>>>>>>>
>>>>>>> Could you please clarify what is it ultimately supposed to be?
>>>>>>>
>>>>>>> Regards
>>>>>>> Sheel
>>>>>>>
>>>>>>> On Thu, May 16, 2019 at 2:44 PM Sheel Pancholi <sheelstera@gmail.com>
>>>>>>> wrote:
>>>>>>>
>>>>>>>> Hello Russell,
>>>>>>>>
>>>>>>>> Thanks for clarifying. I went over the Catalyst Optimizer
Deep Dive
>>>>>>>> video at https://www.youtube.com/watch?v=RmUn5vHlevc and
that
>>>>>>>> along with your explanation made me realize that the the
DataFrame is the
>>>>>>>> new DStream in Structured Streaming. If my understanding
is correct,
>>>>>>>> request you to clarify the 2 points below:
>>>>>>>>
>>>>>>>> 1. Incremental Query - Say at time instant T1 you have 10
items to
>>>>>>>> process, and then at time instant T2 you have 5 newer items
streaming in to
>>>>>>>> be processed. *Structured Streaming* says that the DF is
treated
>>>>>>>> as an unbounded table and hence 15 items will be processed
together. Does
>>>>>>>> this mean that on Iteration 1 (i.e. time instant T1) the
Catalyst Optimizer
>>>>>>>> in the code generation phase creates an RDD of 10 elements
and on Iteration
>>>>>>>> 2 ( i.e. time instant T2 ), the Catalyst Optimizer creates
an RDD of 15
>>>>>>>> elements?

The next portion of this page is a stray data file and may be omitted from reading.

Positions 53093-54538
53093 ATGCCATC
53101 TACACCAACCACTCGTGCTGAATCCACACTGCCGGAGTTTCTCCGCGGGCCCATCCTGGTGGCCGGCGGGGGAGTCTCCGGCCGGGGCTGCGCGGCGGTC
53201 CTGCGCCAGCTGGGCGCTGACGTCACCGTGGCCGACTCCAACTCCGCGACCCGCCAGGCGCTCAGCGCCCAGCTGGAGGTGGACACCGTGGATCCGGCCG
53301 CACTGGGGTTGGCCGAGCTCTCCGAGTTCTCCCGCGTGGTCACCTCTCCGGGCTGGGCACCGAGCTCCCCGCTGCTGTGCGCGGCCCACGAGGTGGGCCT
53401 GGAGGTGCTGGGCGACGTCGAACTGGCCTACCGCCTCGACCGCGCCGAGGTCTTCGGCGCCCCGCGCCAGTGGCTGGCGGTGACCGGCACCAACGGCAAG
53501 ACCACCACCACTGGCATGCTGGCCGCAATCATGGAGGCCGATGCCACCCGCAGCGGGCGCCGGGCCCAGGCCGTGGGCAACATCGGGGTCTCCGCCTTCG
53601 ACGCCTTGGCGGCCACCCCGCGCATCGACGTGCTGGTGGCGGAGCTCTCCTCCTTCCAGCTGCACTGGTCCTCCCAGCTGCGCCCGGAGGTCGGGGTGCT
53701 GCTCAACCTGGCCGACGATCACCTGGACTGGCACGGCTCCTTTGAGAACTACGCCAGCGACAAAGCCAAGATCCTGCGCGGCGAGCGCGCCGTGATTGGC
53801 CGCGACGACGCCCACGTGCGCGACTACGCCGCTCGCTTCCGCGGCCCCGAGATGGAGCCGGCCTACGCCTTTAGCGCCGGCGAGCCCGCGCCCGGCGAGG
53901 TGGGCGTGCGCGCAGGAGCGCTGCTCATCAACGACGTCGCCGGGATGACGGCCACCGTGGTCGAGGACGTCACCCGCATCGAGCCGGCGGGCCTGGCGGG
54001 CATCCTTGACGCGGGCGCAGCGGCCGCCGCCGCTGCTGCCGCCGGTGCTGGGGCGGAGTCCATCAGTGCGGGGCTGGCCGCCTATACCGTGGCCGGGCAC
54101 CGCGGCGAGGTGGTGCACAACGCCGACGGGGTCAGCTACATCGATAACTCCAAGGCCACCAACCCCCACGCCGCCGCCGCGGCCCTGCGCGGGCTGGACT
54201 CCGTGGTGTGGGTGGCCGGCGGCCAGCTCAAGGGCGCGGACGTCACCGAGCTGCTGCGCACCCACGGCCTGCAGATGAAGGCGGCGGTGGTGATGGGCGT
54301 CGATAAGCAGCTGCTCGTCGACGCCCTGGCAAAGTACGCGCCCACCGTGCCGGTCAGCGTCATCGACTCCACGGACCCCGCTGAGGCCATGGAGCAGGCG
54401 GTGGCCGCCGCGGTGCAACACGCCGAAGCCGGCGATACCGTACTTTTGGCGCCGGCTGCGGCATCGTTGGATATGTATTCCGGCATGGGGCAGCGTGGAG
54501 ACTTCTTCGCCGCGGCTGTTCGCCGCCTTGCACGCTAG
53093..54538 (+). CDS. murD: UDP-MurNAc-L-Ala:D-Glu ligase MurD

>>>>>>>> 2. You mentioned *"Some parts of the plan refer to static
pieces
>>>>>>>> of data  ..."*  Could you elaborate a bit more on what does
this
>>>>>>>> static piece of data refer to? Are you referring to the 10
records that had
>>>>>>>> already arrived at T1 and are now sitting as old static data
in the
>>>>>>>> unbounded table?
>>>>>>>>
>>>>>>>> Regards
>>>>>>>> Sheel
>>>>>>>>
>>>>>>>>
>>>>>>>> On Thu, May 16, 2019 at 3:30 AM Russell Spitzer <
>>>>>>>> russell.spitzer@gmail.com> wrote:
>>>>>>>>
>>>>>>>>> Dataframes describe the calculation to be done, but the
underlying
>>>>>>>>> implementation is an "Incremental Query". That is that
the dataframe code
>>>>>>>>> is executed repeatedly with Catalyst adjusting the final
execution plan on
>>>>>>>>> each run. Some parts of the plan refer to static pieces
of data, others
>>>>>>>>> refer to data which is pulled in on each iteration. None
of this changes
>>>>>>>>> the DataFrame objects themselves.
>>>>>>>>>
>>>>>>>>>
>>>>>>>>>
>>>>>>>>>
>>>>>>>>> On Wed, May 15, 2019 at 1:34 PM Sheel Pancholi <
>>>>>>>>> sheelstera@gmail.com> wrote:
>>>>>>>>>
>>>>>>>>>> Hi
>>>>>>>>>> Structured Streaming treats a stream as an unbounded
table in the